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I have a very large bump on my nose that I am planning a rhinoplasty

Question:

I have a very large bump on my nose that I am planning to have removed with rhinoplasty. I always thought the bump was cartilage but I read online that it is made of bone and cartilage. So now I am worried that if you remove the bone, and take off too large of a piece, how can you fix it?

Answer:
To answer your question, first, the hump on a patient’s nose is a combination of bone and cartilage.  The approach that is used with most of our patients is an endonasal approach or a ‘closed’ approach Rhinoplasty.  Using this approach cuts down significantly on the recovery period when the incision is placed on the inside of the nose to visualize the profile using fiber-optics and appropriate exposure.  The approach that we use so that not too much is removed is what I refer to as an ‘incremental hump removal’.  We take down a little bit of the bone and cartilage very slowly.  During the procedure we are constantly assessing the profile so that not too much is removed.  We believe in strong straight profile dorsum as this is a much more natural looking nose and not one where too much bone or cartilage is removed.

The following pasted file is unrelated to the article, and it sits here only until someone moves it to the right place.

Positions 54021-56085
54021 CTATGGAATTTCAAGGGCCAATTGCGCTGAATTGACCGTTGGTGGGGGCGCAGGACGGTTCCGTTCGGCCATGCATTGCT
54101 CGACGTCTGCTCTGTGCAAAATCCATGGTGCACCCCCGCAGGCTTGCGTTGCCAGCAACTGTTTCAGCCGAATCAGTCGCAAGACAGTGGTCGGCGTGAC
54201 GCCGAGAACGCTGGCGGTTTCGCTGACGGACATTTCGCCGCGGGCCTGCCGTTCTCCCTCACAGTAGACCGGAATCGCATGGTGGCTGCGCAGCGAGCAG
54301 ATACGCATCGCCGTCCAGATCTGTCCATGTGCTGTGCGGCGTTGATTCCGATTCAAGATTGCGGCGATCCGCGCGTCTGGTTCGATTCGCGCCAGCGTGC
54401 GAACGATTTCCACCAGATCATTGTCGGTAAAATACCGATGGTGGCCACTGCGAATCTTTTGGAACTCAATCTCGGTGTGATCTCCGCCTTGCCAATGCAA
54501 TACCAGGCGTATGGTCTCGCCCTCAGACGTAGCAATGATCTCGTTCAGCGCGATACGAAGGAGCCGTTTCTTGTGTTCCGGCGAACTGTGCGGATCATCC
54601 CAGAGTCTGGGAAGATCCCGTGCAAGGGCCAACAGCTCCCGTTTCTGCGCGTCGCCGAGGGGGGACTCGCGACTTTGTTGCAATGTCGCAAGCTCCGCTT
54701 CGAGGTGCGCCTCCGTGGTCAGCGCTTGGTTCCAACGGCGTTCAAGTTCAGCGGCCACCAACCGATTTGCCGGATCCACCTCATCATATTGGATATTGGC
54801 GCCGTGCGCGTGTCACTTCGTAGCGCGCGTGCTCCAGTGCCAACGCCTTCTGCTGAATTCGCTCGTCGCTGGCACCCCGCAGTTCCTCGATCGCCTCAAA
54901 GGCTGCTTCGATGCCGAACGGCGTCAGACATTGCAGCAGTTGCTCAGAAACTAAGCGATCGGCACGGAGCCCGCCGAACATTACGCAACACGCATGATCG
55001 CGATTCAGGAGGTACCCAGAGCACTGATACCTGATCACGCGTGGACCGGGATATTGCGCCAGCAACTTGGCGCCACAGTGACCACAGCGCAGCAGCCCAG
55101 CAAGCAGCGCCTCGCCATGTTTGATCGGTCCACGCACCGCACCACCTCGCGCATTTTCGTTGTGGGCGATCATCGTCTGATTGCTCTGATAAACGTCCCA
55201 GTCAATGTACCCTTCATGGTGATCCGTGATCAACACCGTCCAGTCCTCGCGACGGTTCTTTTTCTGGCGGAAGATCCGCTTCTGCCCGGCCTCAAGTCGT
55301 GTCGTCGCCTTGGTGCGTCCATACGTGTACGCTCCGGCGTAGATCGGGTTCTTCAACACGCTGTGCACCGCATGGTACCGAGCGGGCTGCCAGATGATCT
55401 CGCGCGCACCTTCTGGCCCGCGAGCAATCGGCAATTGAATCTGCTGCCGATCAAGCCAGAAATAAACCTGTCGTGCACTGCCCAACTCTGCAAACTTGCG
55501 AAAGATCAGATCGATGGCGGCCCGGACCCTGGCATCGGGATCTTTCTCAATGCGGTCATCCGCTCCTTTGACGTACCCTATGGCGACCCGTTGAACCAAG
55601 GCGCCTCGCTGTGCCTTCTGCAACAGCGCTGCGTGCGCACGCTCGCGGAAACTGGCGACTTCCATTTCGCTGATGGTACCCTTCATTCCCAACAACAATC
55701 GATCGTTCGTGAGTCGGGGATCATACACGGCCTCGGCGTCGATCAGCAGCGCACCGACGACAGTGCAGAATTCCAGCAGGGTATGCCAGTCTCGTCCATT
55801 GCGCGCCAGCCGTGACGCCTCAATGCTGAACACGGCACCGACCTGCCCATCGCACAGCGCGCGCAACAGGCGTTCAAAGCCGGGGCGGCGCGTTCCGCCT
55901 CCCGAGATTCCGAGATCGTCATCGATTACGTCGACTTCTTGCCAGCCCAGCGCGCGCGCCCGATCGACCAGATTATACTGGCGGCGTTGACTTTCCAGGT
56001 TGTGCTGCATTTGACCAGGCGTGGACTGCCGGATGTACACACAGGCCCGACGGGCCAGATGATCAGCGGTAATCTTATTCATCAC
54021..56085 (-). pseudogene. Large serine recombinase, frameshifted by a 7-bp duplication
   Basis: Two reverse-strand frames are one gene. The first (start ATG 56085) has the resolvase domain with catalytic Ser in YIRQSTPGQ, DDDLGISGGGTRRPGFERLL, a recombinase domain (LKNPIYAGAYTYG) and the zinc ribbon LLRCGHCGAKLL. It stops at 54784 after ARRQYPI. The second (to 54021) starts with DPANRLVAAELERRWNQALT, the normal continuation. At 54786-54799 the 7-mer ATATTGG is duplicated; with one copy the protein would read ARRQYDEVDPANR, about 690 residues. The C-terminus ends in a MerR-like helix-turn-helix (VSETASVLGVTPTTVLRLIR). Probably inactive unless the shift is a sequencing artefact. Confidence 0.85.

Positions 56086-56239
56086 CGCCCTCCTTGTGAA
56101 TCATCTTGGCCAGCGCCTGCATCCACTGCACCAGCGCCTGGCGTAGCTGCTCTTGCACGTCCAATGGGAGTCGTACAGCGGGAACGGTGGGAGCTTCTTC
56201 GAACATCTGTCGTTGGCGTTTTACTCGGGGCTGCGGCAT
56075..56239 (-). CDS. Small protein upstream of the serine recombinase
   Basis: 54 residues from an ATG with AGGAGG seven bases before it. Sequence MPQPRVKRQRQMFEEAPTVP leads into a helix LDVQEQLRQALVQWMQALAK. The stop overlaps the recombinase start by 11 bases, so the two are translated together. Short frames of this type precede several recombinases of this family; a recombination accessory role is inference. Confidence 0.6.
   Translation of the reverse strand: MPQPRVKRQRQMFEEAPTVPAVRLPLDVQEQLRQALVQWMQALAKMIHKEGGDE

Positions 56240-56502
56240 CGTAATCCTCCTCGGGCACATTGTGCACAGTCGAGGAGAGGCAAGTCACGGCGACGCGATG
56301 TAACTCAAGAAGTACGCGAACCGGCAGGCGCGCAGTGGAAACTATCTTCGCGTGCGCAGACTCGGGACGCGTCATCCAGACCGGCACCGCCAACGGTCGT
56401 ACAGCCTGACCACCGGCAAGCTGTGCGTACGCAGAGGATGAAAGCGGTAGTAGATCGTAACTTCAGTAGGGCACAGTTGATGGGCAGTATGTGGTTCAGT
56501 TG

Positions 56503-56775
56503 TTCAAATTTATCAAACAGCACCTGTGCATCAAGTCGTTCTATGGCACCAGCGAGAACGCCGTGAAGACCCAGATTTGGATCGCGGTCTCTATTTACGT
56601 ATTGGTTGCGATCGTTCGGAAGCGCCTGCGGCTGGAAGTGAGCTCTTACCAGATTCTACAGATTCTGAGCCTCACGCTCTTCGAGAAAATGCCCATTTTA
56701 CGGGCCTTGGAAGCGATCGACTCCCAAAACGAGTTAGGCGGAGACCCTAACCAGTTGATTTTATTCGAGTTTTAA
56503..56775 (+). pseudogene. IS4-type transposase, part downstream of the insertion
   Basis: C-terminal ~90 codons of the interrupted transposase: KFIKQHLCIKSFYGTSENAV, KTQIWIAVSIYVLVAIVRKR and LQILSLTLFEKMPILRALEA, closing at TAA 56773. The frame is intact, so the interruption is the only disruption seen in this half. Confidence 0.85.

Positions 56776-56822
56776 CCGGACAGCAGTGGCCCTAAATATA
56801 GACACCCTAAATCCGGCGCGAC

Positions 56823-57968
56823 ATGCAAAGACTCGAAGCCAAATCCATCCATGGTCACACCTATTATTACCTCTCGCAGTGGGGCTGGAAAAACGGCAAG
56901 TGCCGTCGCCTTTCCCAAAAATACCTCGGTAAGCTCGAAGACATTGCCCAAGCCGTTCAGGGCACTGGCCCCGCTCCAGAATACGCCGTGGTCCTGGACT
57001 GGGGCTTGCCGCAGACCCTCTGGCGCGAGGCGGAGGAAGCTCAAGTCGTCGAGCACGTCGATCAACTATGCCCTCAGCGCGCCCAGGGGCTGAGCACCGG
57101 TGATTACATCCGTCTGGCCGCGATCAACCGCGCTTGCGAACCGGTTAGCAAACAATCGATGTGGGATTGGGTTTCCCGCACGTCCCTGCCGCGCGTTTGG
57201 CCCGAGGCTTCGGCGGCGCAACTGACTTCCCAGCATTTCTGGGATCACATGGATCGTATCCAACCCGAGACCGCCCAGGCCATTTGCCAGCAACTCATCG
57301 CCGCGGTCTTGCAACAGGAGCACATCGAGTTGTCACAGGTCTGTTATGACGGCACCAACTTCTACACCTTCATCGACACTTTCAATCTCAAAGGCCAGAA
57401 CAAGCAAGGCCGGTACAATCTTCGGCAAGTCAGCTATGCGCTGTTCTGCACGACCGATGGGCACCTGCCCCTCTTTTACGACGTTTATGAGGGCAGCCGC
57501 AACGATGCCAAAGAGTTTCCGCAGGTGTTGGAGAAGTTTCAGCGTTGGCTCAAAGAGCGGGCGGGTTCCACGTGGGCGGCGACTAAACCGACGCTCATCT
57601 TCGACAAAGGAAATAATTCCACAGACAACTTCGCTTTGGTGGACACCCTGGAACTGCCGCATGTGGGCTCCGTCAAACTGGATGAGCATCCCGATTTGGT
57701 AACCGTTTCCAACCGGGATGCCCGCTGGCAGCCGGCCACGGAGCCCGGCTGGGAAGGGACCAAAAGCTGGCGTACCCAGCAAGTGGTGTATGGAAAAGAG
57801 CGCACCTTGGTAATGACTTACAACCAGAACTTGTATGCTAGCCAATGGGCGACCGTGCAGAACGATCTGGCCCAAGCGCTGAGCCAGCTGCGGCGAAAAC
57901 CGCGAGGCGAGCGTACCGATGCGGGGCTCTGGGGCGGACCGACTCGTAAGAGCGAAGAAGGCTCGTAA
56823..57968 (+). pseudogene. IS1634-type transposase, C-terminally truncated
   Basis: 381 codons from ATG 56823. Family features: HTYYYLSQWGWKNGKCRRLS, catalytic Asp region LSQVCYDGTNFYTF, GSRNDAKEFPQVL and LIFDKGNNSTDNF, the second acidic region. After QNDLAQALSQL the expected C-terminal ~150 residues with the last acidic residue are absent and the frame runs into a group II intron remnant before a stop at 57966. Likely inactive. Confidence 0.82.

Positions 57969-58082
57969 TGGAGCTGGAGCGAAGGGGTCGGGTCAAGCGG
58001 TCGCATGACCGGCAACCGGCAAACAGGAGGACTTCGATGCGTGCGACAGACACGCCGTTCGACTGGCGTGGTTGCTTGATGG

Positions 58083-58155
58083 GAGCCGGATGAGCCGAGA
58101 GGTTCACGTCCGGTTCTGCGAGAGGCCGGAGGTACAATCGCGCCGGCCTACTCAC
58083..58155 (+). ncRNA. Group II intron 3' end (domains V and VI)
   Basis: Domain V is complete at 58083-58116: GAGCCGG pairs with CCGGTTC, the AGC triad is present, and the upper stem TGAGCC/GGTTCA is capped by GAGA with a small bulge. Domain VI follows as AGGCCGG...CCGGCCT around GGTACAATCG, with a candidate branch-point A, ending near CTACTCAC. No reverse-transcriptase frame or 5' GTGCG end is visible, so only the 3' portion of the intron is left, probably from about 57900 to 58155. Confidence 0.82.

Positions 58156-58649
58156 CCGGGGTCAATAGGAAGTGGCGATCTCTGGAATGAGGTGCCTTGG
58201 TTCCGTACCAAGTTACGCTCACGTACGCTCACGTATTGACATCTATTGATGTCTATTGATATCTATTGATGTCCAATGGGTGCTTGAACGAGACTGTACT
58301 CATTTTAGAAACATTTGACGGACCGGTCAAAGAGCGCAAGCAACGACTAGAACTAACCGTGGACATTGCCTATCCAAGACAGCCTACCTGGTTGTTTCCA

There is no way to completely ensure that one has not removed a tiny bit too much; however, this is something that comes with experience and following the patient long-term.  We have performed endonasal Rhinoplasty for almost 20 years and I have taken care of literally thousands of patients for long-term follow-up.  When someone has had too much tissue removed from their profile, the only way to address this is with revision Rhinoplasty, and in our practice we typically use either septal cartilage, conchal cartilage (ear cartilage), or costal cartilage (rib cartilage.)

Revision Rhinoplasty does make up a significant part of our practice and our goal is still the same to leave the patient with a strong straight profile.

Posted by Dr. Williams

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